Dr. Phil McGraw was adamant with the able-bodied girlfriend of a man with quadriplegia.
“You can be a caregiver or a lover, not both. One hundred out of 100 relationships that involve caregiving fail,” he said on his TV show March 12.
The boyfriend, 26, broke his neck 11 years ago in a motocross accident. The couple met via the online dating site Tinder. From his photos, the woman thought he was cute, and chose him. She knew about his wheelchair. Together for two years, they now sought relationship help from Dr. Phil and his team.
Dr. Phil’s remarks set off a firestorm within the disability community. Worldwide, lots of inter-able couples posted relationship success stories and photos at #100OutOf100. Inter-able means a person with a disability partnered with an able-bodied person.
I revisited the TV episode and looked at the #100OutOf100 postings. As a professional, I recognized many of Dr. Phil’s points. Relationships need boundaries (especially related to personal care), individuals need to tend to their own growth as well as the “us” part of a relationship and healthy couple-ship requires maturity and a variety of skills.
On the other hand, Dr. Phil was quick to judge these folks and their future together. As a reality show performer, his verbal and visual punches are meant to create a reaction. I wanted less of his rapid assessment that the couple couldn’t have a caregiver/lover relationship and more information as to how they could thrive together.
Viewing the inter-able couple photos and stories brought me joy and pride. While many of the pairs defended their relationships, most were purely celebratory. Personally, I know many inter-able couples in northern Michigan. Yet, to see hundreds of such couples online was affirming. “This is us,” I thought to myself.
Caregiving is a complicated topic. Many people with disabilities need personal attendants.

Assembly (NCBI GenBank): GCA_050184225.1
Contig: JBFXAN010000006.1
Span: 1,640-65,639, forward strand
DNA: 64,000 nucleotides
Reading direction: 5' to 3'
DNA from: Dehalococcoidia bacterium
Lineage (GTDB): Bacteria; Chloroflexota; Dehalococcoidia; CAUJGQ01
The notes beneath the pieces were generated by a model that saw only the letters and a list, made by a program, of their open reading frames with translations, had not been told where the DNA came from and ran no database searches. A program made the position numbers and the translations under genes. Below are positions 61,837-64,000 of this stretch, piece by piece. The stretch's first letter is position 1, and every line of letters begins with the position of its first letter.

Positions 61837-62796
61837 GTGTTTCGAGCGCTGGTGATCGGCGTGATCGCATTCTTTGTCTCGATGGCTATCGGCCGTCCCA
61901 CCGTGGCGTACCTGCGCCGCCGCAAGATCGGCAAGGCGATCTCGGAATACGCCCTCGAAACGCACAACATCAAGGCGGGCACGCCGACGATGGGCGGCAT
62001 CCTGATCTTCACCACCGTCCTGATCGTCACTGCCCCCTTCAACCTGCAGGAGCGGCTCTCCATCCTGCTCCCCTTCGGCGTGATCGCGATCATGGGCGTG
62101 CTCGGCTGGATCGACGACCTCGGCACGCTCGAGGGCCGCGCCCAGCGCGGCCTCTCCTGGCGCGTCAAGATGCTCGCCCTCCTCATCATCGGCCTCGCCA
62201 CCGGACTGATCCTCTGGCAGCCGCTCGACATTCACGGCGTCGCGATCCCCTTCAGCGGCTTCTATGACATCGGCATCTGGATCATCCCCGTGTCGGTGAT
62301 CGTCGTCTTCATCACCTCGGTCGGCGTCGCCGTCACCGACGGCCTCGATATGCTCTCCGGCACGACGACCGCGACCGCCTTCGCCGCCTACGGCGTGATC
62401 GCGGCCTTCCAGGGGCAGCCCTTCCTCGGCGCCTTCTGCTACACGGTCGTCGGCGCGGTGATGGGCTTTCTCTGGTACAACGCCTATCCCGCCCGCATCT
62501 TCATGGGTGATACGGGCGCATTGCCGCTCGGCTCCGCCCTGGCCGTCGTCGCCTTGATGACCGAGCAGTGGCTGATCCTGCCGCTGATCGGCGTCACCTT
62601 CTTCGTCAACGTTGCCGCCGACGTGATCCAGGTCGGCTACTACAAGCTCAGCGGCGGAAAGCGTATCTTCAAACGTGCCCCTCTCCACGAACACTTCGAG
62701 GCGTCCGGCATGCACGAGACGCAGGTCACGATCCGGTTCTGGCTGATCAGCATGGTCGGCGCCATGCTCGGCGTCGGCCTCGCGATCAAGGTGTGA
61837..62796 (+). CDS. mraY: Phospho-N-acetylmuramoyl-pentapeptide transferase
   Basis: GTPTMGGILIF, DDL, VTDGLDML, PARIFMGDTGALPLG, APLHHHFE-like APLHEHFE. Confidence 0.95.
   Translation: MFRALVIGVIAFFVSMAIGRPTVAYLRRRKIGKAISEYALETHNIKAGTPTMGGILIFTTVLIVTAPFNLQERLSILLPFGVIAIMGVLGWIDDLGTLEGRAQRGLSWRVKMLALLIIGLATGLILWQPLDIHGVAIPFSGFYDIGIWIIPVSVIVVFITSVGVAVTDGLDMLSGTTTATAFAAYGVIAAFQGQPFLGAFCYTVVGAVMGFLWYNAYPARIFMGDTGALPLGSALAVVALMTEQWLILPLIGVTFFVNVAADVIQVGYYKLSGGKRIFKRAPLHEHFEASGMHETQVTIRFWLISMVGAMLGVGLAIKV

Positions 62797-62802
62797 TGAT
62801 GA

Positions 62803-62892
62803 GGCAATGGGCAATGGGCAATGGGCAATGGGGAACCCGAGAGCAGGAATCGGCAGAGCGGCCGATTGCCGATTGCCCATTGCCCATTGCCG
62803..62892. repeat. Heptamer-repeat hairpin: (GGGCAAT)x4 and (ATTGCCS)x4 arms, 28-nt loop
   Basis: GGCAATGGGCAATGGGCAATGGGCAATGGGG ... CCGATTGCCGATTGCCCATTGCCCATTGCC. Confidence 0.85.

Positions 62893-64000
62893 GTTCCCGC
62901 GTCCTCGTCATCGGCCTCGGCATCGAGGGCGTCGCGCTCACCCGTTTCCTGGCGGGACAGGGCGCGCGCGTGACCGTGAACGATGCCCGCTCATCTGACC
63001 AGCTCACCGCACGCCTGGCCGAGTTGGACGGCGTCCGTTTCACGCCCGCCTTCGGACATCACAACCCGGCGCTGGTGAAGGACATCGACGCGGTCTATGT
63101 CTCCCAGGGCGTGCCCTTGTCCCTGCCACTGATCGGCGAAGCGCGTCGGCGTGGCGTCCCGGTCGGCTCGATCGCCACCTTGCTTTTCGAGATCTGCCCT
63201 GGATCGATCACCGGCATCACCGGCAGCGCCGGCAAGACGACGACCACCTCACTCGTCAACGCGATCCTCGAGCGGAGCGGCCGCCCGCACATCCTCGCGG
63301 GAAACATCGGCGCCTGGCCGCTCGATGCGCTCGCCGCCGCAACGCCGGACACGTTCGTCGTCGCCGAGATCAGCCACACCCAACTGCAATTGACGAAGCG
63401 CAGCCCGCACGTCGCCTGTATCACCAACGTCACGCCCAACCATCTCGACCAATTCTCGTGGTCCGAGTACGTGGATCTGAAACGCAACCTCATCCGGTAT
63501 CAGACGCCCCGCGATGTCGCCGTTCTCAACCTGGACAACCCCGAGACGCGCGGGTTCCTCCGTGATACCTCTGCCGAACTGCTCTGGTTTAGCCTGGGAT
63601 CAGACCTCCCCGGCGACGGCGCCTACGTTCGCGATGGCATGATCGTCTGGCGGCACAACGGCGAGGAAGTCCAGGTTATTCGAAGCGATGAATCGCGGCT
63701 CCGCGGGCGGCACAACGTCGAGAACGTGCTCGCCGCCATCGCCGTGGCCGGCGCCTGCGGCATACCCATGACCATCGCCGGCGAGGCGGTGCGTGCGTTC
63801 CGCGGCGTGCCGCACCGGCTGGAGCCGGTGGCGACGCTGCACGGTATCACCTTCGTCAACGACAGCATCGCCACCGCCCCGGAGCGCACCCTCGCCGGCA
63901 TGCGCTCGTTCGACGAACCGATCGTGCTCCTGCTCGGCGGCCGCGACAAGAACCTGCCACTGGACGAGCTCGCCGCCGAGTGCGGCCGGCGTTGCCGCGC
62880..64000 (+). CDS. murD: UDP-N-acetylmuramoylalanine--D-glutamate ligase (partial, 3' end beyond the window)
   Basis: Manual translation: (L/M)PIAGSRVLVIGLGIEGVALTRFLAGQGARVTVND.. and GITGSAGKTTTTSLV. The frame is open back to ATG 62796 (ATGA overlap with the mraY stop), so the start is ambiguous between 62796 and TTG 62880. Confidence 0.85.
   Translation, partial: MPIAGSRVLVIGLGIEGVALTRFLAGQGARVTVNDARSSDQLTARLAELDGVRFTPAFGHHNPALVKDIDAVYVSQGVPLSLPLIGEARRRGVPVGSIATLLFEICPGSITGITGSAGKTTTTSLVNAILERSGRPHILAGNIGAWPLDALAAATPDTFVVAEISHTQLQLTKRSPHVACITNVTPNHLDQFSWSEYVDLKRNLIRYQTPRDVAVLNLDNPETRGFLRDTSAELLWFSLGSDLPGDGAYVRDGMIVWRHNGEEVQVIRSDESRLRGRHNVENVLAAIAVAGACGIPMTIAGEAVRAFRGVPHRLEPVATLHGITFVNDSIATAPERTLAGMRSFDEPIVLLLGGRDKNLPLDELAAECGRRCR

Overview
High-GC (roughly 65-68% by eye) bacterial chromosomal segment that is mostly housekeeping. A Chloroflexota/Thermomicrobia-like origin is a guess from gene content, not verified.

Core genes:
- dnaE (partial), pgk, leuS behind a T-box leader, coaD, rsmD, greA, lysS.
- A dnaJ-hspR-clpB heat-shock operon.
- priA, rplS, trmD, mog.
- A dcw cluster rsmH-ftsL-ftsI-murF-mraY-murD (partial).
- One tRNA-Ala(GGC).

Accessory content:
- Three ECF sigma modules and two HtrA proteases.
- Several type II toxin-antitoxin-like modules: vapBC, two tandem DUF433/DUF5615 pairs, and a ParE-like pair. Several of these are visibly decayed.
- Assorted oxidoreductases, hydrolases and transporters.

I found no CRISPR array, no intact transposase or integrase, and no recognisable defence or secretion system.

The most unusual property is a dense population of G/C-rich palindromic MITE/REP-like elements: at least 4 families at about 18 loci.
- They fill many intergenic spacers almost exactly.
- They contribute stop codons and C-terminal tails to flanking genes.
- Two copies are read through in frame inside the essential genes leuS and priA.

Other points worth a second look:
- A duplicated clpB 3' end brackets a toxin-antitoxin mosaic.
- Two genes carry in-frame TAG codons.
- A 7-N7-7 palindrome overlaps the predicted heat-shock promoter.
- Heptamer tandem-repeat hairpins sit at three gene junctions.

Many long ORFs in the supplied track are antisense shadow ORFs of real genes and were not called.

Sometimes romantic partners and spouses become caregivers by default. The primary problem is that there aren’t enough affordable, professional caregiving providers.
As a single 20-something woman with a disability, I was given lots of relationship advice. Some thought I should only date people with disabilities or not date at all. Others encouraged me to secure the first person who showed any real interest in me. Many thought I’d need to live in a nursing home or with my parents.
Instead, I was fortunate to live independently in an apartment, graduate college and date a variety of people. I’ve always been fiercely independent; my mother said I was born this way.
A few years after my stroke I wrote an article titled “Sex On Wheels” about the people I’d dated. The piece was meant to be both educational and humorous. For structure, I grouped my dates into themes: religious saviors, health foodies, seekers of the exotic, protectors and medical healers. In the conclusion, I said I was looking for a mate with most of these variables.
Four years into my disability, I met Tom. We’ve been married 37 years. We’re an inter-able couple. We respect our vows: to care for each other in sickness and in health. We’ve hired professional caregivers when we’ve needed them. Every day together is an adventure.
Like couples everywhere, we love, care for one another.
Susan Odgers is a 32-year resident of Traverse City and has been using a wheelchair for 43 years. She is a faculty member of Northwestern Michigan College and Grand Valley State University. Contact her at email@example.com.